This time, no joy in gender equality

Living as I do with a remarkably talented wife and daughter, I should have applauded Defense Secretary Leon Panetta’s decision to allow more women to serve in combat roles. Instead, I was horrified.

My wife recognizes me as the head of the household. There are certain things, she tells me, that I am just better equipped to handle. Here is the complete list: rodents and garbage.

I also do the dishes, but that has less to do with my head-of-household status than my ineptitude at cooking.

Even though it did not go too well that one month in 1992, my personal suspicion is I could do a darn good job at paying bills and doing taxes. Given that my wife has a master’s degree in business and used to be a tax lawyer, however, those chores go to her. To my neighbors’ chagrin, I mow the lawn, but that’s only because when I do the laundry everything ends up pink.

At 17, my daughter is vastly more talented — and a whole lot wiser — than I was at the same age.

In large part because of the competence I see in my wife and daughter, the “glass ceiling” that inhibits women infuriates me. The fact that women make 77 cents for every dollar a man makes is an indictment of our society and a tragic waste of talent.

That same gender discrimination also keeps women out of politics. The 2012 elections were historic for women, yet out of 537 federal elected officials, only 100 are female.

And this, I realize, is part of the reason I did not welcome Panetta’s decision.

The most recent war America entered was in Iraq. The ideal U.S. military presence in Iraq would have been devoid not only of women, but of young men. It would instead have consisted of the folks that got us into the war, who invariably were white males over the age of 50.

Despite the unfortunate experience of the hunting partner he accidentally shot, it would have been Vice President Dick Cheney brandishing a rifle at the forefront of the invasion of Iraq. Former Defense Secretary Donald Rumsfeld should have been flying a bomber over Baghdad. With canes in their left hand and machine guns in their right, our esteemed senators could have led the infantry charges. When they needed to thump their chest and crow about American dominance, they could have dropped the cane and leaned on the nearest tank. Instead of grinning under a “Mission Accomplished” banner on a ship near San Diego, former President George W. Bush should have been driving a Humvee through Fallujah.

Call it chauvinism or call it respect, but I don’t believe we would have as many wars if the same percentage of women occupied the White House and Capitol Building as reside in our nation. When two-bit dictators make empty threats, I like to think many women would respond not with a burst of testosterone that leaves thousands of young Americans dead, but with wisdom and an awareness of the consequences of intemperate action.

Most of the women I know would fight to the death to protect their homeland from an aggressor, but would not have the hubris to send teenagers into combat for undefined goals. War is not always avoidable, but it always is tragic. We need leaders who can focus on the tragedy before the first shot is fired, not just after the coffins come back.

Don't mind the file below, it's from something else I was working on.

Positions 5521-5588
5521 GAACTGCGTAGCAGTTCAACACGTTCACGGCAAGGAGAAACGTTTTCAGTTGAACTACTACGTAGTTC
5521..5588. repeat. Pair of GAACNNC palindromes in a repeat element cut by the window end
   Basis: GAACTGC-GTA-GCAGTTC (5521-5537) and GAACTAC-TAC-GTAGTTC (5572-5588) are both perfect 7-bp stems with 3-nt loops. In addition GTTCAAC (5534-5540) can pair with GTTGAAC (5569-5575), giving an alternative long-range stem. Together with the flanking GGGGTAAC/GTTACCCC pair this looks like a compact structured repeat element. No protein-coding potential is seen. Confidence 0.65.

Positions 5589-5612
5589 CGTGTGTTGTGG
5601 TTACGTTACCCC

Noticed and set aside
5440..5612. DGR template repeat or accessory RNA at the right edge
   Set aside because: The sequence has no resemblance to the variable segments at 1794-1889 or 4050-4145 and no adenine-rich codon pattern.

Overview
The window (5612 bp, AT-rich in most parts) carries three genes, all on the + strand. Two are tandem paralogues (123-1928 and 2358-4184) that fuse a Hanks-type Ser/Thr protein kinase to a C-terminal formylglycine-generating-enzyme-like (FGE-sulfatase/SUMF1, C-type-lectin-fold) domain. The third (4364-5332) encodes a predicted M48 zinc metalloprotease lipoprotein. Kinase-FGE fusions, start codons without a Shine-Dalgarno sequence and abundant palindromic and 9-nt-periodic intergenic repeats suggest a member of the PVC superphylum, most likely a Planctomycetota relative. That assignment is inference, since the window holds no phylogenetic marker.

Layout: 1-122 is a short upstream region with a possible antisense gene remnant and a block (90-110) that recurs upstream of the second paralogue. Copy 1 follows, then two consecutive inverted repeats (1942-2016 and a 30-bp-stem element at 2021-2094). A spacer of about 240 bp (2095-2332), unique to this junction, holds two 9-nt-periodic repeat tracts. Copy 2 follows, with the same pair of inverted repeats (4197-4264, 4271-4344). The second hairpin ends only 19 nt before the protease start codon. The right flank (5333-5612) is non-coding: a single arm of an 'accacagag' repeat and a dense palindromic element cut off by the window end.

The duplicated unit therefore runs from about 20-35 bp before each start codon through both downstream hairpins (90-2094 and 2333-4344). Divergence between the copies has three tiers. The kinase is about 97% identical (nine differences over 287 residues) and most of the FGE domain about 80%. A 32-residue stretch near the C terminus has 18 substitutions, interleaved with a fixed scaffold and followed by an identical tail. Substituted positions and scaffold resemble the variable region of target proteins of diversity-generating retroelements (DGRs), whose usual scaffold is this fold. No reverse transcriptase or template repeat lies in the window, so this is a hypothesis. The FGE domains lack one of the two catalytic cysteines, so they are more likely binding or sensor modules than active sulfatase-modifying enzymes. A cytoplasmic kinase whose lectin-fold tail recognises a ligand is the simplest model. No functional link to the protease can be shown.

When women have an equal say in whether America goes to war, I will understand the logic of increasing their role in combat.

Thoughts of my son, in college, also increase my distress at Panetta’s decision. As a father, I of course taught him those things at which I excel. You know, rodents and garbage. More emphatically, though, I taught him what I learned from my own father: to respect women. I see my son opening the door for a woman he does not know. I see him reacting to female tears with warmth and kindness. I see him worrying more about his sister’s safety than about his own. And when I see these things, I am overwhelmed with pride.

Chivalry is dangerous, because it has contributed to the glass ceiling that is such an obstacle to women and to a society that needs their talents. When devoid of condescension, though, it brings out the best qualities in men.

I have no doubt that women are every bit as capable as men in modern combat. Thousands have proved it and many have died in the process. Forgive me, though, if I choose not to rejoice at the latest advance in gender equality.


1 Comment

Filed under War, Women

One response to “This time, no joy in gender equality

  1. hughmorg

    This change process will proceed slowly. That is good. First, I should read the DecDaily’s article today from the AP on this policy change. My goal is to discover why. Why now? Is this in any way necessary? Is our national division of labor so warped or so askew, perhaps by the lingering recession, that this is required? Yesterday’s TV analyses told us that the responding numbers for true ground combat positions is expected to be less than small. I’m not surprised. Reality is real, and women appreciate this, having seen it all their young lives. Furthermore, I believe women have more inherent compassion, less like for mayhem, chaos, and close-up violence than do young, immature and T-pumped men. And that’s good, too.

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